afrol News - It is called "financial inclusion", and it is a key government policy in Rwanda. The goal is that, by 2020, 90 percent of the population is to have and actively use bank accounts. And in only four years, financial inclusion has doubled in Rwanda.

Famine warning: "South Sudan is imploding"

afrol News - The UN's humanitarian agencies now warn about a devastating famine in Sudan and especially in South Sudan, where the situation is said to be "imploding". Relief officials are appealing to donors to urgently fund life-saving activities in the two countries.
Panic in West Africa after Ebola outbreak in Guinea

afrol News - Fear is spreading all over West Africa after the health ministry in Guinea confirmed the first Ebola outbreak in this part of Africa. According to official numbers, at least 86 are infected and 59 are dead as a result of this very contagious disease.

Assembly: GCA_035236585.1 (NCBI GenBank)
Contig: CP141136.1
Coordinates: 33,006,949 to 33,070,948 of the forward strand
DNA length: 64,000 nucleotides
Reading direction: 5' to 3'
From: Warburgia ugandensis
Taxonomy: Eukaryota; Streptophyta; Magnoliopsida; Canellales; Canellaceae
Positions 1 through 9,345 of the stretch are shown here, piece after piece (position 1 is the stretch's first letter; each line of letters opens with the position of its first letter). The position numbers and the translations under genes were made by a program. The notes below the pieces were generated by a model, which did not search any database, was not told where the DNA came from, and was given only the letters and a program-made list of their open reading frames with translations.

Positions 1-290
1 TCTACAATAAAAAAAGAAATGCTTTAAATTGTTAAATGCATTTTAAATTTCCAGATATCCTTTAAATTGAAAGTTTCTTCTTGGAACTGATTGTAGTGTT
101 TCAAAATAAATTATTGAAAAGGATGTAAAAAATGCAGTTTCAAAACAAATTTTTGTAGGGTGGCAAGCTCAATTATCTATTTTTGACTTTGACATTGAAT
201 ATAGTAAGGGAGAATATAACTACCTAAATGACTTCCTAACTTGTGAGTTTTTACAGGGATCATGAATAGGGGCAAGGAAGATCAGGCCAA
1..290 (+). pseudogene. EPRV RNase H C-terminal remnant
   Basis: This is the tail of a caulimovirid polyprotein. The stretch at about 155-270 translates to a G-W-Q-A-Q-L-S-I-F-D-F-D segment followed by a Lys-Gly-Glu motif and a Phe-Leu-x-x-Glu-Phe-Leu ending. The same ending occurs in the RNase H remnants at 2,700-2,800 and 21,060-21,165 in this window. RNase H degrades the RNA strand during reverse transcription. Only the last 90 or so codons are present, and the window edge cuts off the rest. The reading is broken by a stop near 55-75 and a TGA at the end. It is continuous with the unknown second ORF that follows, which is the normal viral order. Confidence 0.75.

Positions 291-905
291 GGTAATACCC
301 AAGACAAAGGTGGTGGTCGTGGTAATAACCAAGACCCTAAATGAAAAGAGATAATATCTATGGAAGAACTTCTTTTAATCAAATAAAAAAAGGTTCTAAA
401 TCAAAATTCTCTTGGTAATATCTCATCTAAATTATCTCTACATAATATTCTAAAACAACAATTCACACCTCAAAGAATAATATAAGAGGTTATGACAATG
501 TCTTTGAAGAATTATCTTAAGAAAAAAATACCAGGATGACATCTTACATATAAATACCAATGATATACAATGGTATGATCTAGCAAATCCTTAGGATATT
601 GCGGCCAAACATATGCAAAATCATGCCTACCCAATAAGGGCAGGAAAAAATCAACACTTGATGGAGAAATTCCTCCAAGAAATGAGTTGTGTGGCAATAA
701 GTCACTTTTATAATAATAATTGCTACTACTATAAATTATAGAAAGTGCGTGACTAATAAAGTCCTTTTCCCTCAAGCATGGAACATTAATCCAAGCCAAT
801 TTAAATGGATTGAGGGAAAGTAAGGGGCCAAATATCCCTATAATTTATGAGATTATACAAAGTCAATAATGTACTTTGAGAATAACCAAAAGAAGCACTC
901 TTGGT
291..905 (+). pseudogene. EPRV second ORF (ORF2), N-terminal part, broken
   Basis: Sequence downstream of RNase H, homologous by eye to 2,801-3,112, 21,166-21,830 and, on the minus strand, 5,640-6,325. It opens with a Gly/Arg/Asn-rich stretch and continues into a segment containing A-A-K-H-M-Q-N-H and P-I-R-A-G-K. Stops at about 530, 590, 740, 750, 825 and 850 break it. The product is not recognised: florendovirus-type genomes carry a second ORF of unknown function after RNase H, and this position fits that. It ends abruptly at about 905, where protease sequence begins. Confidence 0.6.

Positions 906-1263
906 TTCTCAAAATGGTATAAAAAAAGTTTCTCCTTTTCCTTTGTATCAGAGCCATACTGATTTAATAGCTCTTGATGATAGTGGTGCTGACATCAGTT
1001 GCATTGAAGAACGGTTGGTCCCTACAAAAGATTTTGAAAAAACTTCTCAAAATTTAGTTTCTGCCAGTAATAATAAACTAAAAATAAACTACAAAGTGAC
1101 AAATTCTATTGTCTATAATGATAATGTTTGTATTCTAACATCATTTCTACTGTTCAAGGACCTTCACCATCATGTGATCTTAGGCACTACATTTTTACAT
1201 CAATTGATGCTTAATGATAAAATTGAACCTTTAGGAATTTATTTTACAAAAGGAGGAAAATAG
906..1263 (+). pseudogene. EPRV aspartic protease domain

Ethiopia tightens its already strict anti-gay laws

afrol News - It is already a crime being homosexual in Ethiopia, but parliament is now making sure the anti-gay laws will be applied in practical life. No pardoning of gays will be allowed in future, but activist fear this only is a signal of further repression being prepared.
Ethiopia plans Africa's biggest dam

afrol News / Africa Renewal - Ethiopia's ambitious plan to build a US$ 4.2 billion dam in the Benishangul-Gumuz region, 40 km from its border with Sudan, is expected to provide 6,000 megawatts of electricity, enough for its population plus some excess it can sell to neighbouring countries.

front page | news | countries | archive | currencies | news alerts login | about afrol News | contact | advertise | español 

©  afrol News. Reproducing or buying afrol News' articles.

   You can contact us at